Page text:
Staircase XI’s Evelyn Strange has one of the most fully satisfying act two scenes that I have seen in a long time. For that reason I’m willing to forgive it for not fully exploiting its film noir treatment.
Don’t get me wrong, there is still much to like about the treatment that this production provides with a wonderful film noir palette, low lighting that casts many shadows and trench coats galore but what seemed to be missing here was that familiar film noir patter of the characters themselves. It wasn’t until the arrival of Lewis Hake (the appropriately dashing Adam Bergquist) that we got a taste of the banter necessary to fully immerse us into this particular style.
Evelyn Strange (Shauna Johannesen) has amnesia. Arriving in the private Metropolitan Opera box of self-made socialite Nina Ferrer (Maryanne Renzetti), she is only there because she found tickets to the show in the trench coat she is wearing. While Nina leaves during the opera’s first intermission, Evelyn finds she is alone with Perry Spangler (Byron Noble), an employee of Nina’s husband who was originally sent to ensure Nina gets home safely. Spangler, obviously attracted to Evelyn, takes her under his care and for the next two hours we work along with the characters in identifying the reason for Evelyn’s amnesia. Add murder to the mix and Canadian playwright Stewart Lemoine gives us all the elements of a great murder mystery.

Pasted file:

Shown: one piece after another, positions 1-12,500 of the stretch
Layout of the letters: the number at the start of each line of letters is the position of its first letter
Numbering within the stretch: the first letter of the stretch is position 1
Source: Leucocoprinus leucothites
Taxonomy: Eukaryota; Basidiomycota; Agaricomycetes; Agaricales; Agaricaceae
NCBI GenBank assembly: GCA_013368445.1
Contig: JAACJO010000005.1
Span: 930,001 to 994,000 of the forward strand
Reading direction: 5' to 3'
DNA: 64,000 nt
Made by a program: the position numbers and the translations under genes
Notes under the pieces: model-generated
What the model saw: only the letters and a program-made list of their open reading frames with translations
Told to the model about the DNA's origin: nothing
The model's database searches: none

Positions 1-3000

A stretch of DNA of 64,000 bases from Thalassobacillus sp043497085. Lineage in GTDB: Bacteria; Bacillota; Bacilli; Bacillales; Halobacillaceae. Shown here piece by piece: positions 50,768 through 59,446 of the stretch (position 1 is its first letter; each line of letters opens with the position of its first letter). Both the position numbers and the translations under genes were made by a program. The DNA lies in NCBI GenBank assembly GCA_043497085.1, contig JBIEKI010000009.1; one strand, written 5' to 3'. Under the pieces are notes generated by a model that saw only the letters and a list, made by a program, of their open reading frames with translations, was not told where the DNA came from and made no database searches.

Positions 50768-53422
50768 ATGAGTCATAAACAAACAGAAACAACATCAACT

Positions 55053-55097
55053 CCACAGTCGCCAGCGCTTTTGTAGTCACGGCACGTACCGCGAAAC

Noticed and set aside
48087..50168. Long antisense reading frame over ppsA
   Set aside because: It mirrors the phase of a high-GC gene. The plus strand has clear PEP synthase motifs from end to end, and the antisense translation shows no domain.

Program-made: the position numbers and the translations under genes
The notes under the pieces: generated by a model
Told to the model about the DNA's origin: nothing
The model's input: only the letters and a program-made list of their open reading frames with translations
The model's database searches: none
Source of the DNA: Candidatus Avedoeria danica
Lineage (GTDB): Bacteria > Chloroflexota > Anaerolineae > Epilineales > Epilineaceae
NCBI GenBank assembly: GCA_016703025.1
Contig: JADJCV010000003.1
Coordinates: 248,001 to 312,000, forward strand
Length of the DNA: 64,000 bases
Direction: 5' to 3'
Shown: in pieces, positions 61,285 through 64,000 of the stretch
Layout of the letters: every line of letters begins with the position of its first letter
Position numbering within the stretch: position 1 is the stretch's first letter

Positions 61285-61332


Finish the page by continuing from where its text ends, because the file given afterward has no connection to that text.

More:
What perhaps came as most surprising is how I found myself drawn deeply into the mystery, caring enough about Evelyn and the other characters to want to know what caused her amnesia; testament to the level of talent on stage. Lemoine’s interjection of humour also helps by building the tension of the mystery, releasing that tension just a bit with some humour and then starting the entire process once again. By the time that wonderful second act scene arrives, Lemoine and this cast has so hooked us in that there was an almost audible exhalation from the audience.
The Havana is rarely a production design’s friend and Evelyn Strange suffers from its small confines like so many shows before it. Stephanie Schwartz works hard to overcome the space’s difficulties but it is Jonathan Tsang’s lighting design and Basha Ladovsky’s costume design that had the most impact. At one point Director Becky Shrimpton finds it necessary to push a scene into the audience and while she wisely didn’t break down that fourth wall, it made things feel a bit more claustrophobic than usual at the Havana.
While slightly missing the mark in fully immersing us into the film noir style, this Staircase XI production was still a great deal of fun. And as Fred McMurray might utter if he was narrating this review (and with apologies to Billy Wilder): “he liked it. I could feel that. The way you feel when the cards are falling right for you, with a nice little pile of blue and yellow chips in the middle of the table … it was evident he thought this productoin was dynamite.”
By Stewart Lemoine. Directed by Becky Shrimpton. A Staircase XI Theatre production. On stage at the Havana through April 1, 2011.
Visit http://www.staircasexi.com for tickets and information.